Avouch



to make frank acknowledgment or affirmation of; declare or assert with positiveness.
to assume responsibility for; vouch for; guarantee.
to admit; confess.
Historical Examples

One of the most sensible and practical of all proverbs, as every body’s experience can avouch.
The International Monthly, Volume 5, No. 4, April, 1852 Various

But it is not so, as every well-constituted mind will avouch.
Impressions of America Tyrone Power

This Zeno will avouch for me, and Crato too, who confine sick persons to a fish diet, as of all others the lightest sort of meat.
Essays and Miscellanies Plutarch

Who would not avouch the honesty of John L. Stephens after reading his travels?
The Collector Henry T. Tuckerman

I am well trained in navigation, as Sir Richard Grenville can avouch.
The Golden Galleon Robert Leighton

“There can be no better rede, and we will all avouch it,” said the citizens.
The Fair Maid of Perth Sir Walter Scott

While we proclaim him to be such an one, we avouch nothing but what we are ready to establish by solid proof.
Letters of John Calvin, Volume I (of 4) Jules Bonnet

“Before God and man, I will avouch the deed,” answered Endicott.
The Little Book of the Flag Eva March Tappan

You will think you have made no offence, if the Duke avouch the justice of your dealing?
Measure for Measure William Shakespeare

Love is not blind in this case, Alice dear, I avouch it; but it has the gift of prevision also.
The Last of the Vikings John Bowling

verb (transitive) (archaic)
to vouch for; guarantee
to acknowledge
to assert
v.

late 15c., from Middle French avochier “call upon as authority,” in Old French “call (to court), advocate, plead (a case),” from Latin advocare “call to” as a witness (see advocate).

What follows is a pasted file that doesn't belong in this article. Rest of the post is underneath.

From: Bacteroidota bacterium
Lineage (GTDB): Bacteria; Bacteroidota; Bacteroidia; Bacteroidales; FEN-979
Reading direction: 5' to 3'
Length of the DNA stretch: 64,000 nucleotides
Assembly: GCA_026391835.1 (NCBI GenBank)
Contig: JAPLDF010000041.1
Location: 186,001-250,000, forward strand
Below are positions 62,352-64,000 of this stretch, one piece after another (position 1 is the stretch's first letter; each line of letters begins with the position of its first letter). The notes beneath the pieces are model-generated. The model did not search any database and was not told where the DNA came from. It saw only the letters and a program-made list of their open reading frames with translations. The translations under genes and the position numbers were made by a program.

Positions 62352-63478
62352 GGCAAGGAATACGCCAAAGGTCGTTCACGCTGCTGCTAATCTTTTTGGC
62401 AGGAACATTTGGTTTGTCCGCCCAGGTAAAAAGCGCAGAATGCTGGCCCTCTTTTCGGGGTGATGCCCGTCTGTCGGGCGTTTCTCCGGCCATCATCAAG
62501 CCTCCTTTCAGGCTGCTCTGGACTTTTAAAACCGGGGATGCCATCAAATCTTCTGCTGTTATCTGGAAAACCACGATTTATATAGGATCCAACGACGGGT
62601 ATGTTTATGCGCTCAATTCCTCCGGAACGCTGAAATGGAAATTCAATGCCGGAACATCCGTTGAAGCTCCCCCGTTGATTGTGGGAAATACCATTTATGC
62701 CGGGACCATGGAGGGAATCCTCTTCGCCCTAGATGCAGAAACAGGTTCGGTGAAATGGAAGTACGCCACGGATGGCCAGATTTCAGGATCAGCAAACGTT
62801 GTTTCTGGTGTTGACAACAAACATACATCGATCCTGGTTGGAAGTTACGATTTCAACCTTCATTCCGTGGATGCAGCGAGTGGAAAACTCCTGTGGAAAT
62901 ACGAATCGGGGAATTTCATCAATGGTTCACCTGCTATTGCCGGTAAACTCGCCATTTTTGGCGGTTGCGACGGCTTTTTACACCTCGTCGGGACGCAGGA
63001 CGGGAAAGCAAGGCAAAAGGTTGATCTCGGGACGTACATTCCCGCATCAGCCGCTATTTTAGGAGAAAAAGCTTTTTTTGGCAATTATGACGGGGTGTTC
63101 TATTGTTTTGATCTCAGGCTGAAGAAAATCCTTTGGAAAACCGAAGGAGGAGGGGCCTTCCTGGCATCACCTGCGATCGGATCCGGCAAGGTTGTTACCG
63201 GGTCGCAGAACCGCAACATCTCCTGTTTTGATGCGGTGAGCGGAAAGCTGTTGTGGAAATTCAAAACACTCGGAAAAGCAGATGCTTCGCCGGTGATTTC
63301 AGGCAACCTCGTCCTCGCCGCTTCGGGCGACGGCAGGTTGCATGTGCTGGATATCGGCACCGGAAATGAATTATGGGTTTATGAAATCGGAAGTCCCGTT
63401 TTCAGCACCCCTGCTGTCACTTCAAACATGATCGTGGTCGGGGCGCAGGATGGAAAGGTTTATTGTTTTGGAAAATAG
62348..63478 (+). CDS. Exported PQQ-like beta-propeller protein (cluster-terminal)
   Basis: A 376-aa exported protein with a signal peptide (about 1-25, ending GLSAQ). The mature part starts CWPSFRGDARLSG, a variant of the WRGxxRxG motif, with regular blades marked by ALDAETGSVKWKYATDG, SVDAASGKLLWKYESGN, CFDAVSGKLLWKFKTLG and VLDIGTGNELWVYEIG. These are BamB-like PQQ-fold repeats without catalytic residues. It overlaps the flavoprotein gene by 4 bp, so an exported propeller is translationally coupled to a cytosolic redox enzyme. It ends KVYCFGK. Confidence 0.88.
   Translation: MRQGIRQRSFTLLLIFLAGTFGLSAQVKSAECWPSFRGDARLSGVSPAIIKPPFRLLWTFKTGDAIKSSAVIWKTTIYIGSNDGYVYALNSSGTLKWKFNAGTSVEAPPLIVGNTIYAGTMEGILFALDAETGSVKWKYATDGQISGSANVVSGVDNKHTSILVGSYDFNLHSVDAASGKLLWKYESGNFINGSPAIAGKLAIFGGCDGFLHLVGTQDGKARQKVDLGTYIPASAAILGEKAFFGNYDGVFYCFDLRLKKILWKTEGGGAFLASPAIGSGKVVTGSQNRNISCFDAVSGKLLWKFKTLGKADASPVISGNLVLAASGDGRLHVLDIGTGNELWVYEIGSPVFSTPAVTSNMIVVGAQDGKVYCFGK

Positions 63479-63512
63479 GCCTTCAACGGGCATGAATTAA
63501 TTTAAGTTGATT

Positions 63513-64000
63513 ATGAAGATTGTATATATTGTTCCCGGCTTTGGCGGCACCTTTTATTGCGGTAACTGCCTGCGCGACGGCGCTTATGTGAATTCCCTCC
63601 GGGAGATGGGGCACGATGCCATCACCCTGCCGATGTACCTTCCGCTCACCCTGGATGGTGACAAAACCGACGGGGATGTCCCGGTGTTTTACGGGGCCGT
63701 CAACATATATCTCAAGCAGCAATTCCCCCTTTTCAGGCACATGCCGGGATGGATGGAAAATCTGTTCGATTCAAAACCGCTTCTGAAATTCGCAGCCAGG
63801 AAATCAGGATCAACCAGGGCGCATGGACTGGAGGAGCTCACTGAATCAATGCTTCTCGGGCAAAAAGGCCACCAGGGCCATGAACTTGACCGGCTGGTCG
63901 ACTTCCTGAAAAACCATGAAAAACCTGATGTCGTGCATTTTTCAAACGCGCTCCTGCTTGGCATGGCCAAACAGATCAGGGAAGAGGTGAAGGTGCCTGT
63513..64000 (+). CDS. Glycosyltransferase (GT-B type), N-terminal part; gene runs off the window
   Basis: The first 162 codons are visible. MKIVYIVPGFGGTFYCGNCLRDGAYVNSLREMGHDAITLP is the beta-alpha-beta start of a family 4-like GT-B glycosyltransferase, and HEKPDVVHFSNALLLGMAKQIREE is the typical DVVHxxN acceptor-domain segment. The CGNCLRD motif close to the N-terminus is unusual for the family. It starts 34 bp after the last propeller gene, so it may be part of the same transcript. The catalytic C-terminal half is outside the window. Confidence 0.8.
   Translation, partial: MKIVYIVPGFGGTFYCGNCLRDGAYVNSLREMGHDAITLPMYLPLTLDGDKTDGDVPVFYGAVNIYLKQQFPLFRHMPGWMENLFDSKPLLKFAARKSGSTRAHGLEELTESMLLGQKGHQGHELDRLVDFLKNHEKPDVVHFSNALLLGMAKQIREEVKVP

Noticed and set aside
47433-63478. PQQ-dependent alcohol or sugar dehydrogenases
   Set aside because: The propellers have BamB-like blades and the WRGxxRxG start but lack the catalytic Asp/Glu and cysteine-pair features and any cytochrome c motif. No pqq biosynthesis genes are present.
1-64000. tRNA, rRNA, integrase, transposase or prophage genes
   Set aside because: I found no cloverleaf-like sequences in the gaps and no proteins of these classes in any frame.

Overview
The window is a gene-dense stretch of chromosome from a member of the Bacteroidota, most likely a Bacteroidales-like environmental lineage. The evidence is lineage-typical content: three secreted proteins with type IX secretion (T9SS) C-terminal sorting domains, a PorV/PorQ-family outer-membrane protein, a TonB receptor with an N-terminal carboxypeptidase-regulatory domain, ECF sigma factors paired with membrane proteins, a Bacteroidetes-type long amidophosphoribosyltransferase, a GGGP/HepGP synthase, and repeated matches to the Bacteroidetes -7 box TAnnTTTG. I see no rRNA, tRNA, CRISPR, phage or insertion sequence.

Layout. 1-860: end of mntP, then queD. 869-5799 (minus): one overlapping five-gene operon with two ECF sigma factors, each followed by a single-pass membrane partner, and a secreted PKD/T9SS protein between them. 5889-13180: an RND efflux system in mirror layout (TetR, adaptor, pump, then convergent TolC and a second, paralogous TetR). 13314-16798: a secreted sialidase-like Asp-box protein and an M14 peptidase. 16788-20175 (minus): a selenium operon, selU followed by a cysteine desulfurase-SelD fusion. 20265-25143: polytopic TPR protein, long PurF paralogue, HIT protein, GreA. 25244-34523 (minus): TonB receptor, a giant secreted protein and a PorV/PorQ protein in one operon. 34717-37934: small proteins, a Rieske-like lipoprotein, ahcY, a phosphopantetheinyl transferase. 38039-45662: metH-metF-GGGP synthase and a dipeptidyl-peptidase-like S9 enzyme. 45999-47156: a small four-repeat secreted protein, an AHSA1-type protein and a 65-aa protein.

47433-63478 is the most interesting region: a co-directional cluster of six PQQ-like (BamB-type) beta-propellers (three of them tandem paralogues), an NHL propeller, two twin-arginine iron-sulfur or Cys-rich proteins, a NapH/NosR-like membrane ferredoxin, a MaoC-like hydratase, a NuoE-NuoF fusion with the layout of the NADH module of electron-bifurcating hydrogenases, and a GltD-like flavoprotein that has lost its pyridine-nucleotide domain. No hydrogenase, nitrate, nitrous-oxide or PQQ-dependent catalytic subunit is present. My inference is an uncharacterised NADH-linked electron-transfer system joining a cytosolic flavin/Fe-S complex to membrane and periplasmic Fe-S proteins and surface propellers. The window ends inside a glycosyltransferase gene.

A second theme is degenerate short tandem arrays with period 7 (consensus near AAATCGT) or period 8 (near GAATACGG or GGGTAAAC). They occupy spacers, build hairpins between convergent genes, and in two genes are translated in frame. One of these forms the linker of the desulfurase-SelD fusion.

Avouch, which is no longer in common use, means guarantee, solemnly aver, prove by assertion, maintain the truth or existence of, vouch for …. Avow means own publicly to, make no secret of, not shrink from admitting, acknowledge one’s responsibility for …. Vouch is now common only in the phrase vouch for, which has taken the place of avouch in ordinary use, & means pledge one’s word for …. [Fowler]

Related: Avouched; avouching.

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    to make frank acknowledgment or affirmation of; declare or assert with positiveness. to assume responsibility for; vouch for; guarantee. to admit; confess. Historical Examples However, said he, if this which he avouches be true, let us arm and out. The Chautauquan, Vol. III, March 1883 The Chautauquan Literary and Scientific Circle As the Old Testament […]

  • Avow

    to declare frankly or openly; own; acknowledge; confess; admit: He avowed himself an opponent of all alliances. Contemporary Examples And if they refuse to so avow, suddenly finding themselves with a challenge from the right? Impeaching Obama May Be Absurd, but That Won’t Stop the Right-Wing Fringe Michael Tomasky August 27, 2013 And if they […]



  • Avowal

    an open statement of affirmation; frank acknowledgment or admission. Historical Examples He could not find words with which to make his avowal or to present his appeal. Miss Billy Eleanor H. Porter The very fact that they come to us for help is an avowal of their honesty. Grace Harlowe’s Return to Overton Campus Jessie […]

  • Avowed

    acknowledged; declared: an avowed enemy. to declare frankly or openly; own; acknowledge; confess; admit: He avowed himself an opponent of all alliances. Contemporary Examples An avowed liberal, he seeks to explain his critique of conservatives in psychology and biology. David’s Book Club David Frum February 20, 2012 He is, in short, an avowed foe of […]



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